Friday, 13 May 2005

Newsletter Issue 96, May 2005

Sam Young Newsletter

Issue 96, May 2005
Hi guys,
There's two new smartcard systems out there and it will be interesting to see which one wins in Smartcards Are Coming below.
If you need to know how to create an Access Unmatched Query, see below. 
Don't forget, if you want to be taken off my mailing list, click here to send me a reply e-mail and I will remove your name.

Smartcards are Coming

Smartcards are tipped to be the new great thing.
MasterCard first introduced the multi-application smartcard in December 2000, under its US$2.99 chip program. In December 2003, the company succeeded in reducing the price of the card by 33%, to US$1.99. Now this price has been halved again.
Apparently there are now 31 million chip-based smartcards deployed in the Pacific, with banks and merchants hurriedly working towards the January 2006 deadline for compliance with the jointly-developed Eurocard, Visa and MasterCard smartcard standard, EMV.
Smartcards are more secure than magnetic-stripe card, which are vulnerable to copying ('skimming') and other fraud techniques. After the 2006 deadline, unless transactions were made using an EMV card, merchants will have to bear fraudulent transactions costs. Bit of an incentive to get geared up.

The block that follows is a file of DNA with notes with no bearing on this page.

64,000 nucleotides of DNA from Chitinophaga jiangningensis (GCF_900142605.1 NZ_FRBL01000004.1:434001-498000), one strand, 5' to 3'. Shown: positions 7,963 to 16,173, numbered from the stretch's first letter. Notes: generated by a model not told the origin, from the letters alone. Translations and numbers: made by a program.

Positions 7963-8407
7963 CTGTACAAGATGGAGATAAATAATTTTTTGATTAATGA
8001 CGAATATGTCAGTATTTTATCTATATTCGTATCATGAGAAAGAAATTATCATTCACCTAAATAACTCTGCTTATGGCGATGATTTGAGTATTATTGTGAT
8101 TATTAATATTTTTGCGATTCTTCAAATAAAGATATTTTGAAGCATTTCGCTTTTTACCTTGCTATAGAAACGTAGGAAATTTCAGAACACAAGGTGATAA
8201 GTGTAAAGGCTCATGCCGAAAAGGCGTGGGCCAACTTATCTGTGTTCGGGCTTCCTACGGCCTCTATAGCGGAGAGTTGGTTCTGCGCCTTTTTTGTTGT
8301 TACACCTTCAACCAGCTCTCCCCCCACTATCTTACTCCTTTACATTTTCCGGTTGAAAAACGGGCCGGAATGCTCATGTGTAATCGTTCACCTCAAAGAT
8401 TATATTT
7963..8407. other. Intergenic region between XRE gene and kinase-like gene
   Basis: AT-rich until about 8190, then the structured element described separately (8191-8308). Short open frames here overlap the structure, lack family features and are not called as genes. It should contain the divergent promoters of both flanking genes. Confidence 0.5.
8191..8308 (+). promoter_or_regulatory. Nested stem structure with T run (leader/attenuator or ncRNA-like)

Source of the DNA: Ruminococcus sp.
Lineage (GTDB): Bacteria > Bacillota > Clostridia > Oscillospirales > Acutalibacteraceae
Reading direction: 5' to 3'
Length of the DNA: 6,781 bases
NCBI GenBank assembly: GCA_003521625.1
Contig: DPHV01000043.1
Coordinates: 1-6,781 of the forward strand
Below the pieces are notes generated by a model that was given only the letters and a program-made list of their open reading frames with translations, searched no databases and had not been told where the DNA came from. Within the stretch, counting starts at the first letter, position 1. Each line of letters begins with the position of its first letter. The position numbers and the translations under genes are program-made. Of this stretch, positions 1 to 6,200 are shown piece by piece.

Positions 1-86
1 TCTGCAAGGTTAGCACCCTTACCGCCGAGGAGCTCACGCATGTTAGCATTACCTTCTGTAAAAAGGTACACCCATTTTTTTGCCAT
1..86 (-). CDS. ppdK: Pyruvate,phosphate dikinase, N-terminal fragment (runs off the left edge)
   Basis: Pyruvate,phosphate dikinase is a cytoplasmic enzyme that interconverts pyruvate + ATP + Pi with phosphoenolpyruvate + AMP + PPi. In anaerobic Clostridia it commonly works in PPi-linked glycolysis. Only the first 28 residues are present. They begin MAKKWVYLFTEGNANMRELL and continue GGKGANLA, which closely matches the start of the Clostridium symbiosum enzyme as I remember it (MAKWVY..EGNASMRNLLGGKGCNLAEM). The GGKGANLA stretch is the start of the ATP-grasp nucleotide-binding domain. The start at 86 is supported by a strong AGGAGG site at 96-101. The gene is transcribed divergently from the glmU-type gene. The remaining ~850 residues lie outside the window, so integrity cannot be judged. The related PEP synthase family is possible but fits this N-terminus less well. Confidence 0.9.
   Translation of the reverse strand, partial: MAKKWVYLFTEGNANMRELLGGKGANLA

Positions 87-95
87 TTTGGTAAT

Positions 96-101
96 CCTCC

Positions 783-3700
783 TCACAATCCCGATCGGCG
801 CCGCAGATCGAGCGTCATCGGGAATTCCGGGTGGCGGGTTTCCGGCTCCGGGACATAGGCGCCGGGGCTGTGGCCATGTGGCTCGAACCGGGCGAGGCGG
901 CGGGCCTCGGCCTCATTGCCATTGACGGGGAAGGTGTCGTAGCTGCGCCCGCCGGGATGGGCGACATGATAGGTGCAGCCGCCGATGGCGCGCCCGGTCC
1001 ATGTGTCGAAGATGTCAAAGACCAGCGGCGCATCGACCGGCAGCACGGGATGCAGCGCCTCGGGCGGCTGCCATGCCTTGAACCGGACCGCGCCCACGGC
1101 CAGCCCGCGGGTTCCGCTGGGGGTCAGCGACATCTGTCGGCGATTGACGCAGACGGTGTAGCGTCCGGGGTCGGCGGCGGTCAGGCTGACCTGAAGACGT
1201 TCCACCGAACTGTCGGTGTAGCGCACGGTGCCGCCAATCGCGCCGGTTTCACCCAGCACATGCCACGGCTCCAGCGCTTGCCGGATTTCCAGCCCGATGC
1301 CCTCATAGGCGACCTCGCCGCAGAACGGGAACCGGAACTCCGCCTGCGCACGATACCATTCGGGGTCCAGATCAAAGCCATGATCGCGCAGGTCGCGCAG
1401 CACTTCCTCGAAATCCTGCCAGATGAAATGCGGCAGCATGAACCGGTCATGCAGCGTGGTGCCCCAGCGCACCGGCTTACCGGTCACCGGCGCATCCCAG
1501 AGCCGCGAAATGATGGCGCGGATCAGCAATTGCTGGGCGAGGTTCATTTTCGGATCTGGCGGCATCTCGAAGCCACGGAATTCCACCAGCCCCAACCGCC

The EMV card comes pre-loaded with a number of applications, including debit, credit, stored-value (the electronic cash wallet), and telephone and transport payment options. Naturally, not all of the applications need to be activated, but they are instantly available if needed.
Older cards need to have them new facilities loaded through a terminal.
It is predicted that there will be high customer appeal for having to carry only one card, and that this will lead to a mass migration of what were previously separate applications to the EMV smartcard.
Multos, the US system at US$0.99 per chip, is an old operating system and because of this has met with a mixed reaction from the banks. However, it is widely used and carries the highest security classification.
If this sounds a little reminiscent of VHS and BetaMax to you as well, perhaps you too will be interested to see how consumers vote on this.

Access Unmatched Query

In a recent issue of TechRepublic's Office newsletter (available at, I noticed a simple tip for unmatched queries.
When working with tables in Access, you often want to cross-reference data between tables, which can pose a problem if the data in the tables isn't related. You keep returning an empty query result, which is frustrating.
The good news is that you can create a select query to find records in one table where there aren't related records in another table, provided you have a field that is common to both queries (such as an autonum ID field).
For example, suppose your database contains (a) a table named Contacts, which lists the people you have contacted through your business and (b) a second table named Clients, which lists all your current customers. To find out which of your contacts are not yet clients, follow these steps: